Designed by James Kniffen and Christian T. Petersen. Published by Fantasy Flight Games. Released March 2015. Review copy provided by publisher.


Naval tactics games are a favorite niche of mine. Multiple ships with crews in the hundreds of people, all working together to outmaneuver and destroy their foes. Take that to space? Hell, take that to Star Wars? You have my attention. Thus it was with Star Wars: Armada, and I’ve been hankering for another crack at the game ever since Gen Con last year, hoping that it’d live up to the brief taste I got of it. What its core set delivered is a focused, enjoyable strategic-tactical experience that both stays true to its Star Wars roots and has the potential to be as good as, or better, a space tactics game than any we’ve seen in a long time. If you’re like me, by the end of your first playthrough you’ll be doing copious research to ensure your future victories. While many players won’t be blown away by their initial impression, the starter set lays a solid foundation for a miniatures game, showing a lot of promise in a relatively small package.

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Continuing the kind of quality that Fantasy Flight established a few years ago, Armada‘s miniatures, cards, and tokens are all of the highest quality and latest design. The pre-painted miniatures are a joy to use and look wonderful on the table, and are certainly the highest quality pre-painted minis on the market right now. The little stands of three fighters that make up the squadron miniatures are monotone plastic, but they’d take paint if you really wanted them to be colored. The layout of the statistics cards is quite good, if a little cluttered for my tastes, but cards that contain a single rule or special ability are given a lot of space for clear text in larger than average font. The best thing about the components in Armada is that they’re all intensely customized to go with the game you’re playing. From the custom movement stick to the spinning dials and sliders on every ship’s base, every piece is made so that you can quickly and handily track whatever statistic you need to without resorting to clumsy piles of tokens or pads of paper.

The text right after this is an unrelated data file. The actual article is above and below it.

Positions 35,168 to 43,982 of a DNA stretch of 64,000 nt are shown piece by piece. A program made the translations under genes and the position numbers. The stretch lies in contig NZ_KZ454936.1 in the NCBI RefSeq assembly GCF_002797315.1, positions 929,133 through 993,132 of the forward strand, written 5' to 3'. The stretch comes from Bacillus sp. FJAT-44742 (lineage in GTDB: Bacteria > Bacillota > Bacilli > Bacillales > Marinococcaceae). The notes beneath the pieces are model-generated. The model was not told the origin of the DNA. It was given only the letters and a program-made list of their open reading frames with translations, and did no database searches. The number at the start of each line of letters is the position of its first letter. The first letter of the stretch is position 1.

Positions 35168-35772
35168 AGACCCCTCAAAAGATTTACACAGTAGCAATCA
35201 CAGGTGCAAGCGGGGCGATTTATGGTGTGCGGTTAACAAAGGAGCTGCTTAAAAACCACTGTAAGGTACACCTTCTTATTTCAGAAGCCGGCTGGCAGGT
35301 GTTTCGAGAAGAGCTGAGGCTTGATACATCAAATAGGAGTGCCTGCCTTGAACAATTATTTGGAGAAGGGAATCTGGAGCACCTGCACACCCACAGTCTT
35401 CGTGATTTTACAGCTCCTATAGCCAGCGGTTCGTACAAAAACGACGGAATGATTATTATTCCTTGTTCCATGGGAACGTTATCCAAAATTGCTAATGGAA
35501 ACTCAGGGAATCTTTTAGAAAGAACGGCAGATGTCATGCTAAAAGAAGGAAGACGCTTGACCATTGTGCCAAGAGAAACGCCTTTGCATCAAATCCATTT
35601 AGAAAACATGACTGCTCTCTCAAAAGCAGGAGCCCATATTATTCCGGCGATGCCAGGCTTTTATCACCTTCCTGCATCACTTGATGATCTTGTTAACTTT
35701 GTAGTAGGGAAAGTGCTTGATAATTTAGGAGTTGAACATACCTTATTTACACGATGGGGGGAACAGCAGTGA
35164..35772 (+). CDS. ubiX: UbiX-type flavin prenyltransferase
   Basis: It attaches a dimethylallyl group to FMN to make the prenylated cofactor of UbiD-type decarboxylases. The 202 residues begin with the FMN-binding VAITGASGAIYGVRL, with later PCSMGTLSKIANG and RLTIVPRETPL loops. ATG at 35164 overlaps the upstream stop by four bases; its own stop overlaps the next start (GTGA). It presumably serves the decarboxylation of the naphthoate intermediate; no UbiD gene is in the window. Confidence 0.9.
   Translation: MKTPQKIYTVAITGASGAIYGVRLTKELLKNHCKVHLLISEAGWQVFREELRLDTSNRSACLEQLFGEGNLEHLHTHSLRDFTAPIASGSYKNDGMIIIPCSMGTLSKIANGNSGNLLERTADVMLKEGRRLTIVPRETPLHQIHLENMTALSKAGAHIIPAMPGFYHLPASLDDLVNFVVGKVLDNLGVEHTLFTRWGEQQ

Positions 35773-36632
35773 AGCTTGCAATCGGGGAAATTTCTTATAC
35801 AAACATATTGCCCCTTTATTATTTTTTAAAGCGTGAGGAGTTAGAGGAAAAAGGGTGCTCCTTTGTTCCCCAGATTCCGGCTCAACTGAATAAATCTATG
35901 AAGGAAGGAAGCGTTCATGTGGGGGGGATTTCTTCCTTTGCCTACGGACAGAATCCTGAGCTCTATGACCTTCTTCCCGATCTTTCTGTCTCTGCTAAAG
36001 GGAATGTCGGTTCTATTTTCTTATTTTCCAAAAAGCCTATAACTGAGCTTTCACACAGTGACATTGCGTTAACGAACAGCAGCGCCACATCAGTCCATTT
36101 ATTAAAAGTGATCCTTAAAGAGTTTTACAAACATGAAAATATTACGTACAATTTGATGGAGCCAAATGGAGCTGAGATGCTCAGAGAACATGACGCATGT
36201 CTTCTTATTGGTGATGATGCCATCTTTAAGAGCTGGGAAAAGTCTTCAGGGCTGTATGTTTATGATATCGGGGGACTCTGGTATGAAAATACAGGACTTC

Turns are comparably simple to Armada‘s older sibling X-Wing Miniatures. Each round of the game is divided into distinct phases, and each phase has a very straightforward order of operations – it’s the kind of very understandable base you want in a good skirmish or war game. First, you give your ships hidden commands, often forecasting those commands to meet your needs in a future round. Second, you reveal previous commands on a ship, fire with two arcs of its weapons, and then move it according to its current speed. Then your opponent does the same, then you continue to trade until every ship on the board has acted. Third, you activate each squadron of small ships, which can either move up to its speed or attack. Finally, you do a bit of cleanup, recover your ships’ limited-use resources, and start the next round.

There aren’t that many wrinkles beyond those simple phases, but the tactical considerations are much deeper than you think. Take speed, for example, each ship’s speed is fixed unless you alter it with a command, and it has to keep moving that exact speed each round. If you’re not careful your route can get away from you, sending your ships on a collision course with others or running them out of the combat area. Changing speed, however, is the domain of the secret command dials you give ships each round, which for larger ships means planning your major course corrections a round or two in advance. Since your ships’ weapons are more or less powerful in their different arcs of fire, you need to manage your position against others’ in order to maximize your firepower and keep your strong shields facing your opponents’.This is just one example of how Armada‘s simple systems allow for interesting and complex emergent gameplay based on adapting how your ships move to the battlefield – or forcing your opponent to do the same.